HHS Awards $144 Million in Recovery Act Funds
Washington, D. C.— Health and Human Services Secretary Kathleen Sebelius has enlisted the talent and resources of some of the nation's leading universities, community colleges, and major research centers to advance the widespread adoption and meaningful use of health information technology (health IT).
Awards totaling $84 million to 16 universities and junior colleges will support training and development of more than 50,000 new health IT professionals. Additionally Strategic Health IT Advanced Research Projects (SHARP) awards totaling $60 million were provided to four advanced research institutions ($15 million each) to focus on solving current and future challenges that represent barriers to adoption and meaningful use of health IT. Both sets of awards are funded by the American Recovery and Reinvestment Act of 2009. Today's awards are part of the $2 billion effort to achieve widespread meaningful use of health IT and provide for the use of an electronic health record (EHR) for each person in the United States by 2014.
"Training a cadre of new health IT professionals and breaking down barriers to the adoption of meaningful use of health IT are both critical to the national effort to use information technology to realize better patient care," stated David Blumenthal, MD, MPP, national coordinator for health information technology. "The institutions receiving awards today will develop necessary roadmaps to help health care providers and hospitals implement and effectively use electronic health records."
Community College Consortia Program ($36 million):
The Community College Consortia Program provides assistance to five regional recipients to establish a multi-institutional consortium within each designated region. The five regional consortia will include 70 community colleges in total. Each college will create non-degree training programs that can be completed in six months or less by individuals with appropriate prior education and/or experience. First year grant awards are estimated at $36 million. An additional $34 million is available for year two funding of these programs after successful completion of a mid-project evaluation.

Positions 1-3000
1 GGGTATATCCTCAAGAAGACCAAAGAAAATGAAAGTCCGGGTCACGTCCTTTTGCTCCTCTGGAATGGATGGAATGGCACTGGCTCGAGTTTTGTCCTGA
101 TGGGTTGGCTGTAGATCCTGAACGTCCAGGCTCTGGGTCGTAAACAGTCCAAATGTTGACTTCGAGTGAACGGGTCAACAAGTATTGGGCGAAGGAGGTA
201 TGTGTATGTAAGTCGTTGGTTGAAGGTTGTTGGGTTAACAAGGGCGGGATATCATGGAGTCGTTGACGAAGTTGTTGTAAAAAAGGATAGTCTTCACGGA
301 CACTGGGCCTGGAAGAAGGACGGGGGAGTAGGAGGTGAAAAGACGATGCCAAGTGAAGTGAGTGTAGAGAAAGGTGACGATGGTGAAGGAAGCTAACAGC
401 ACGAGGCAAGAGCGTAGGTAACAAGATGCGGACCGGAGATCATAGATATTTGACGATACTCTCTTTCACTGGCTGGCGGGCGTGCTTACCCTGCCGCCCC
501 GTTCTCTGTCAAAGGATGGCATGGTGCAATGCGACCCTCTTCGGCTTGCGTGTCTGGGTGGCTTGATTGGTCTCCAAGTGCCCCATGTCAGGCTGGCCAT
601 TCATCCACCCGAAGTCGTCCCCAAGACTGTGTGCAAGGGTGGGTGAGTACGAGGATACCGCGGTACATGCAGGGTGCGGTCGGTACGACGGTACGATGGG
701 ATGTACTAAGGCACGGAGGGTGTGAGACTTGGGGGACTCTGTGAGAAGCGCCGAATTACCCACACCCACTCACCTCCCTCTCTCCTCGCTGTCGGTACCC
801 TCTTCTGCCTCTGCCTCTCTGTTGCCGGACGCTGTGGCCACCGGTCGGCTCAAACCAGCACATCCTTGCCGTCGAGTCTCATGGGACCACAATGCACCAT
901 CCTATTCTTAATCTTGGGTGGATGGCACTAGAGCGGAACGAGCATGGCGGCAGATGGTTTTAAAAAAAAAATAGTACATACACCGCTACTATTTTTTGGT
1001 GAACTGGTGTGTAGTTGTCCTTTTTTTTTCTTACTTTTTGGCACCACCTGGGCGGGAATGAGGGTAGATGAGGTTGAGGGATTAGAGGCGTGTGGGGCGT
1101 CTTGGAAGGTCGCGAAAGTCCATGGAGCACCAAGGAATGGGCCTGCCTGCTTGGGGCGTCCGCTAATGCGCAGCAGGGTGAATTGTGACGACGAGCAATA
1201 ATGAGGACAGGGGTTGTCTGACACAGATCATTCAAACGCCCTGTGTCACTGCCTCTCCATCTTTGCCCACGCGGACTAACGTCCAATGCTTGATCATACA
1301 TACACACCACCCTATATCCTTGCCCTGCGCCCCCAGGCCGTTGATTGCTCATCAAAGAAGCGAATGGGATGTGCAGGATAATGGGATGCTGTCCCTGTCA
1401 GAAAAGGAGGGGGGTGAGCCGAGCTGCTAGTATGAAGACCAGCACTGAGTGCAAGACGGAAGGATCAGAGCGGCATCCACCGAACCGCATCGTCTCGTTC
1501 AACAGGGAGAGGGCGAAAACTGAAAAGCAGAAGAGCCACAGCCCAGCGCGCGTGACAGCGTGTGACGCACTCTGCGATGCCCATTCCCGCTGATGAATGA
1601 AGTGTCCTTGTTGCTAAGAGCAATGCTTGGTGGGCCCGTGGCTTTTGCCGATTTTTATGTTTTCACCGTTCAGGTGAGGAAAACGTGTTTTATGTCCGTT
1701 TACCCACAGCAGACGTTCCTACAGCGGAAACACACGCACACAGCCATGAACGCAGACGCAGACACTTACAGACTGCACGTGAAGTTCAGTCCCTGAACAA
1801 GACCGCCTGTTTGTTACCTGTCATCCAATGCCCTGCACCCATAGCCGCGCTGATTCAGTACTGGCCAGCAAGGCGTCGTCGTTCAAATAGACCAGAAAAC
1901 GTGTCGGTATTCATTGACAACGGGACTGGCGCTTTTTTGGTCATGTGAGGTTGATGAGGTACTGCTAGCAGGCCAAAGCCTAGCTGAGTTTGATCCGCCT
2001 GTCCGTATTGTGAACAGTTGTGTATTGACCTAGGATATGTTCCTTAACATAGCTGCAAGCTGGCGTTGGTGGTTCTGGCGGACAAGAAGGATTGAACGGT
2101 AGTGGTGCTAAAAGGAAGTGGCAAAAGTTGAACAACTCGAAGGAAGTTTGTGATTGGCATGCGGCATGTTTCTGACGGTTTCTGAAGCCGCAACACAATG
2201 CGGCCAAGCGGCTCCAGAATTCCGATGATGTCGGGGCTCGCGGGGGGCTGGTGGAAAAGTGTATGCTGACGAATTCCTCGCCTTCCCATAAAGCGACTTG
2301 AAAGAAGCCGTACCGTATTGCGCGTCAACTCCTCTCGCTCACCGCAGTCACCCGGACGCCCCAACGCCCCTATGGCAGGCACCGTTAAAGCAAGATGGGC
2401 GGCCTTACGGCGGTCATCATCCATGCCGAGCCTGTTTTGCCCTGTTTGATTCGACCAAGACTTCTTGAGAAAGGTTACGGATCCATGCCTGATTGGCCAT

Curriculum Development Center ($10 million):
The Curriculum Development Centers will develop educational materials for key health IT topics to be used by the members of the Community College Consortia program. The materials will also be made available to institutions of higher education across the country. One of the centers will receive additional assistance to act as the National Training and Dissemination Center (NTDC) for the curriculum materials.
University-Based Training Programs ($32 million):
The University-based training programs will produce trained professionals for vital, highly specialized health IT roles. Most trainees in these programs will complete intensive courses of study in 12-months or less and receive a university-issued certificate of advanced training. Other trainees supported by these grants will study toward masters' degrees.
Competency Examination Program ($6 million):
This program will support the development and initial administration of a set of health IT competency examinations. The program will create an objective measure to assess basic competency for individuals trained in short-term, non degree health IT programs and for members of the workforce seeking to demonstrate their competency in certain health IT workforce roles.
Strategic Health IT Advanced Research Projects (SHARP) Program ($60 million):The SHARP program recognizes the critical importance of research to support improvements in the quality, safety, and efficiency of healthcare by creating "breakthrough" advances in information technology. The SHARP program targets four areas where improvements in technology are needed.